Amp hour meters are used to give detailed information about a battery bank including voltage, amps going in or out, and charge remaining. Most also save historical information which is extremely useful for troubleshooting.
The Victron meters shown here can be hooked up to a computer or to a GSM link for remote monitoring. The Blue Sea meter shown here monitors AC current and tank capacities in addition to battery capacity. The Balmar Smartgauge uses a totally novel way to measure battery capacity
Now in stock.
This is the latest version of the BMV Amp Hour Meter, now called the BMV712. It replaces the BMV702 that went before it by adding built in Bluetooth. It keeps track of current flowing in and out of a battery bank and uses a sophisticated algorithm to read out the state of charge of the battery in Percentage Remaining and Amp Hours Remaining. It also displays Volts and Amps, time to go, and Consumed Energy and keeps track of Historic Data including Battery Efficiency, Average Discharge, Deepest Discharge, Number of Cycles, Overvoltage, and Undervoltage Alarms.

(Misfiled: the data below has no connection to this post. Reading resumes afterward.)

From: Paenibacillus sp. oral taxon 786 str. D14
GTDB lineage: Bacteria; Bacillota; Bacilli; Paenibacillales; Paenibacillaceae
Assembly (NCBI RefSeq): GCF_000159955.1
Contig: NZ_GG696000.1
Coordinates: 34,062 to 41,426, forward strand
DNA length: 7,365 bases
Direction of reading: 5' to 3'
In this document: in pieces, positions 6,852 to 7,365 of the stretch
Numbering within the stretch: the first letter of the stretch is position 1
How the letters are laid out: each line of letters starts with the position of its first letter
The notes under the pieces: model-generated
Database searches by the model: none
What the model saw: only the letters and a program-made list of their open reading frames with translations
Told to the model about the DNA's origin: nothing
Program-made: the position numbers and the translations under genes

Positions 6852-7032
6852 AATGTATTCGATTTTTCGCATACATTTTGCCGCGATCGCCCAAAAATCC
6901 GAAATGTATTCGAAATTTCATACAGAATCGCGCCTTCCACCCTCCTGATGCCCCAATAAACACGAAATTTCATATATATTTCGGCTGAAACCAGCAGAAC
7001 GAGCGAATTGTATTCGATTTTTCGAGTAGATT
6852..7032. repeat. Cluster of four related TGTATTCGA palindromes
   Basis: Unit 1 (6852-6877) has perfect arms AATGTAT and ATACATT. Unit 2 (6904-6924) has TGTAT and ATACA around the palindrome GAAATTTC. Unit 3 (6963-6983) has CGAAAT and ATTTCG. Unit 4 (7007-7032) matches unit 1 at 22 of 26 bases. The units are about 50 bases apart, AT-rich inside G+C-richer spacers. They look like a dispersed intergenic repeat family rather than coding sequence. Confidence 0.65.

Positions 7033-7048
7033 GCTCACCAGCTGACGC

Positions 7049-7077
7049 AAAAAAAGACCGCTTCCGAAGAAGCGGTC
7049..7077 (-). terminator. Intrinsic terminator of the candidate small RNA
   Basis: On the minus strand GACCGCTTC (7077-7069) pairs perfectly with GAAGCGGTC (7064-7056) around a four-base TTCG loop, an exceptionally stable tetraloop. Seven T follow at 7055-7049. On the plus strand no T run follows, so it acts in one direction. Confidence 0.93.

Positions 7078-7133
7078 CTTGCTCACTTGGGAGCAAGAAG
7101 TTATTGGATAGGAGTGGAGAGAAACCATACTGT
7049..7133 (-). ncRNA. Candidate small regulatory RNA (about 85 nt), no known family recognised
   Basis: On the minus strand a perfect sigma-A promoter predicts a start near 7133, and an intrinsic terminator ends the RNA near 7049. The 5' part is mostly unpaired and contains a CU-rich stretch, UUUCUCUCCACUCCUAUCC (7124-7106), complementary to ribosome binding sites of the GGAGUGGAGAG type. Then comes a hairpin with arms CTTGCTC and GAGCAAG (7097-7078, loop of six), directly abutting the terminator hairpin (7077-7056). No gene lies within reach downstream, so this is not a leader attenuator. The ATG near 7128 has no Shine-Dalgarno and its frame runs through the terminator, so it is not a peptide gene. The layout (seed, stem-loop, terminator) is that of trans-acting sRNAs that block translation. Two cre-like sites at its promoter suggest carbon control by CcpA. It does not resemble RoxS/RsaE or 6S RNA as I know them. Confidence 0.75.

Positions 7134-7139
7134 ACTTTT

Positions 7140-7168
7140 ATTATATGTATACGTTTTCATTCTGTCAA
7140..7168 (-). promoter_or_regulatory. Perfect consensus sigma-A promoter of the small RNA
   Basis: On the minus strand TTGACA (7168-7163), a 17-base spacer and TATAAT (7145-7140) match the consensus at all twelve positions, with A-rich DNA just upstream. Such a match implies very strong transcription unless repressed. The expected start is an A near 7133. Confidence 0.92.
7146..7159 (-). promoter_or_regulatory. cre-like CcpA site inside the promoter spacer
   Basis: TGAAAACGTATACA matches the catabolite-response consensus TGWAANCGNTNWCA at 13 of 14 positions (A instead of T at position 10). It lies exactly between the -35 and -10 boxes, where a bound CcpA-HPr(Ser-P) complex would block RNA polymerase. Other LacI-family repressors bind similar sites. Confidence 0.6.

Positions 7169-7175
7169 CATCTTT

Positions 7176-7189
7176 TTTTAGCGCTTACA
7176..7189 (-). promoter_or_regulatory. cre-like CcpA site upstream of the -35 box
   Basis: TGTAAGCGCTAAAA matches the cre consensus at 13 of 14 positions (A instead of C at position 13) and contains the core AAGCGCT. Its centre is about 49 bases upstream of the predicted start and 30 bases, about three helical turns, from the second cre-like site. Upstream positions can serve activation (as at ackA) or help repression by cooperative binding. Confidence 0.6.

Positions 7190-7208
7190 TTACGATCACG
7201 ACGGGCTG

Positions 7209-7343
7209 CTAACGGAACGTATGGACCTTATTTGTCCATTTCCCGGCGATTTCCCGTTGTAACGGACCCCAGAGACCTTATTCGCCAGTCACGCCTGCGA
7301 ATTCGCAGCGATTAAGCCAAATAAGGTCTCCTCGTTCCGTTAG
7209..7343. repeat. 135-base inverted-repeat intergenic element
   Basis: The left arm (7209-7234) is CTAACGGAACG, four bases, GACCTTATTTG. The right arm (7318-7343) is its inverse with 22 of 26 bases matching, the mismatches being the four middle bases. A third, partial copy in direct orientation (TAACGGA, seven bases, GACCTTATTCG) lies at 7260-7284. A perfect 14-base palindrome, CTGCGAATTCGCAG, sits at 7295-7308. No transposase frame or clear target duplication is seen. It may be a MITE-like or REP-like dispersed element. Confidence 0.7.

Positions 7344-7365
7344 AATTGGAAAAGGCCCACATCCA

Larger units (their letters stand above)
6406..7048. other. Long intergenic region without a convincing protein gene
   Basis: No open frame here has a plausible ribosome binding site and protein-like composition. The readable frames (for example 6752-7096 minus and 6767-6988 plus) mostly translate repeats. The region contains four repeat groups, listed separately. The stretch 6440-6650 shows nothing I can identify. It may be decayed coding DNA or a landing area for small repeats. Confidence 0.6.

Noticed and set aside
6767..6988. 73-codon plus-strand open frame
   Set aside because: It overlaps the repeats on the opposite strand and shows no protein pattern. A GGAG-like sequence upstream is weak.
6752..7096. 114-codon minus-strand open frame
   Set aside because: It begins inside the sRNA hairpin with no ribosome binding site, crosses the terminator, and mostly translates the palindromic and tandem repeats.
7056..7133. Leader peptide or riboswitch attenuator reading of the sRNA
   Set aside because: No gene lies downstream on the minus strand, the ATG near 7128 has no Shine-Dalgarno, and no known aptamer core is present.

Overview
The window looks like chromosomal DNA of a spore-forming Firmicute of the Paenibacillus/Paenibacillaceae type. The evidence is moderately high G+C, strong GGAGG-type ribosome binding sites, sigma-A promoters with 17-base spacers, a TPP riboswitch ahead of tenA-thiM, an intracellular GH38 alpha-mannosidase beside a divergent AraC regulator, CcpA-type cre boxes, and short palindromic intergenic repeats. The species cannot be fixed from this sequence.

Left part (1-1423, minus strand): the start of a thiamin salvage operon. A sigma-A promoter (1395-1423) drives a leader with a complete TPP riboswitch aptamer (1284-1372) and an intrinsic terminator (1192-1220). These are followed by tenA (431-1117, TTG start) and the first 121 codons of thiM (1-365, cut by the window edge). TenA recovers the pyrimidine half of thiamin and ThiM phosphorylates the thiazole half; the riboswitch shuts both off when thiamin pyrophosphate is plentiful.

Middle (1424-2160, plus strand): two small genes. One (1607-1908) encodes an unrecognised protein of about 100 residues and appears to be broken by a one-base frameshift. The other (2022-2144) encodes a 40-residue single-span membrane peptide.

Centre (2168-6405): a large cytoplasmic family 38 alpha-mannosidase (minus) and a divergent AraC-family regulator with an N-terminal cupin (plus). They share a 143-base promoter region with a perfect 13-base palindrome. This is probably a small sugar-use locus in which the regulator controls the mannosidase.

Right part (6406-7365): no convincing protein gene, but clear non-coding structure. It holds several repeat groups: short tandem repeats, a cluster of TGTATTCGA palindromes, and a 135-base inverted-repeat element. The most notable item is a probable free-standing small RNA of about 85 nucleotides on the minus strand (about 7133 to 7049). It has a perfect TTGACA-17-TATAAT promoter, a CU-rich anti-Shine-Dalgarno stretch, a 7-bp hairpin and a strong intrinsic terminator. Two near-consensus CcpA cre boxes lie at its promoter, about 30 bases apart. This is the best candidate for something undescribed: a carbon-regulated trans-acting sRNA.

- Victron Energy BMV 712 battery monitor
- Monitors volts, amps, amp hours and time to go for a single battery bank.
- See our article: All about amp hour meters
- Reads voltage (only) for a second bank, OR midpoint voltage
- Can read temperature (with addition of optional temperature sensor)
- Included shunt measures up to 500 Amps
- For use with DC systems from 12 to 70 volts
- Visual and audible alarms and programmable alarm
- 10 metre cable, connectors and fuse included.
- We can special order shorter cables for a small charge but it will delay your order.
- Special order cables come in 0.3m, 0.9m, 1.8m, 3m, and 5m
- Removeable bezel allows round or square face for display
- Read the blog post
- More videos
The primary advantage of the BMV 712 over the BMV 702 and separate Bluetooth Dongle is that by building in the Bluetooth component into the meter the VE Direct port is available for other uses (eg connecting to the Color Control GX)
A note about the voltage limit of this unit: 70 Volts is the maximum allowed voltage and not 95 Volts as listed in their literature. Their literature will be corrected.